Say It With Care: Tips for Talking with Disaster Survivors

April 22, 2011
Judith Rowland |

Say It With Care: Tips for Talking with Disaster Survivors

It's not easy losing a loved one in an accident. Or surviving a terrorist attack. Or losing your home in a flood or tornado. It’s hard and painful and brutal. Survivors of disasters and crisis situations should never have to face trials on their own. Those around them - particularly their Christian brothers and sisters - should rise up and support them.

It’s also tough being on the outside and trying to help those who are suffering. You don’t know what to do. You want desperately to step in and alleviate some of the pain, but you’re not sure how to begin and you don’t want to say the wrong thing.

The Golden Rule

Generally speaking, you can never go wrong by listening first. 

Listening encourages the survivor to express how they feel.  The action of telling their story may also give the survivor an important opportunity to examine and process their own thoughts and emotions. 

As a listener, be sure to remain attentive to what the listener is saying and use appropriate body language to encourage the speaker to continue.  A nod, smile, or short verbal affirmation is important.  Avoid interuptions and distractions (such as checking a cell phone).

Never, ever make promises you cannot keep.

What Not To Say

Here are five examples of what not to say, and why:

  1. “God causes everything to work together for the good of those who love him.” Even though this statement is true, it comes across as pithy and unsympathetic to someone in crisis.
  2. “Just calm down.” This kind of statement indicates to survivors they should have control over their feelings of stress. In reality anxiety is caused by a biochemical change in the brain, and the survivor cannot control it.
  3.  “You just have to move on.” By saying this you are effectively telling the person to leave their precious memories and people behind. Instead of telling the survivor what they should do, ask them what they need you to do.
  4. “Have more faith.” Allowing a survivor to be angry, scared, or upset without judgment is the most helpful attitude you can take. As your relationship sufficiently develops, you can gently introduce statements that remind survivors of God’s love.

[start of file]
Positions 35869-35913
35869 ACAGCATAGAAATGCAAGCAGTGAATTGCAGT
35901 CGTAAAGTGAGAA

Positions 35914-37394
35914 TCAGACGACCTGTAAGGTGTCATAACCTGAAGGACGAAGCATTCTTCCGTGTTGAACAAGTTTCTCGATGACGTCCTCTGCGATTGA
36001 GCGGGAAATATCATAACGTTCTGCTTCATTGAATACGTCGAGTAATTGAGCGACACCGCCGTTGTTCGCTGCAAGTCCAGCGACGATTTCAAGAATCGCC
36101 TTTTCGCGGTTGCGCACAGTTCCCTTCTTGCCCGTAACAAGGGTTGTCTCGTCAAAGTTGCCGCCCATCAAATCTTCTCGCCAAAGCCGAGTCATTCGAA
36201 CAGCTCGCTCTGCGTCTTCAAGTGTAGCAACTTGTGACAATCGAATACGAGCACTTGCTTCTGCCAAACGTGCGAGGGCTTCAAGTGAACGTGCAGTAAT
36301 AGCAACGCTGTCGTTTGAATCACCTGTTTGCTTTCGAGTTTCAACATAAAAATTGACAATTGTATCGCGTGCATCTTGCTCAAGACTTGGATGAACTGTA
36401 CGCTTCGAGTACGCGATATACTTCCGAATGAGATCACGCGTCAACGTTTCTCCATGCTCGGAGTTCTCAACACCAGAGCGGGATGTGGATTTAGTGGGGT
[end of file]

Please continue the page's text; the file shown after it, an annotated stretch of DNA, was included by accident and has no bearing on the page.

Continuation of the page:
5.  “I know how you feel.” This is possibly the worst of all wrong comments! You may have empathy for what has happened, but you do not know exactly how he or she is feeling. Don’t lessen the validity of the survivor’s feelings.

What To Say

By now you’re probably thinking, “What can I say then?!” Here are some good examples of what to say:

  1. “I don’t know why this happened.” While it may humble us, admitting our ignorance will prevent us from making prideful interpretations that can cause someone in a faith crisis to move further from God.
  2.  “You’re having a normal response to an abnormal event.” It’s necessary to help survivors normalize the emotional, physical, behavioral, and spiritual symptoms they have after a crisis. They will relax faster knowing they are not, in fact, “going crazy.”
  3. “How can I help you rebuild?” By asking this question, you are making yourself emotionally available in areas where the survivor really needs and wants help. The word ‘rebuild’ can encourage the person to keep moving forward without requiring them to throw away all that came before the disaster.
  4. “Tell me about what you’re afraid of or worried about.” Often a crisis event can trigger feelings of fear or vulnerability. Even if survivors weren’t seriously injured, the very thought that they could have been hurt or killed can trigger intense fears. Encourage survivors to discuss their fears and concerns.
  5. “My heart goes out to you. You have my sympathy.” This acknowledges that their story has touched your heart, and that they aren’t alone in feeling pain.

While no one can anticipate every possible scenario or question you might encounter on a disaster site, one resource recommended by The Salvation Army is Group Publishing's Emergency Response Handbook for Disaster Relief.  This handy field guide provides information about how to not only “do no harm” but also to bring some comfort and healing in most situations. 

Order the guide on, direct from Group Publishing, or through The Salvation Army Trade Department.

About The Salvation Army
The Salvation Army annually helps more than 23 million Americans overcome poverty, addiction, and economic hardships through a range of social services. By providing food for the hungry, emergency relief for disaster survivors, rehabilitation for those suffering from drug and alcohol abuse, and clothing and shelter for people in need, The Salvation Army is doing the most good at 7,600 centers of operation around the country. In the first-ever listing of “America’s Favorite Charities” by The Chronicle of Philanthropy, The Salvation Army ranked as the country’s largest privately funded, direct-service nonprofit. For more information, visit Follow us on Twitter @SalvationArmyUS and #DoingTheMostGood.

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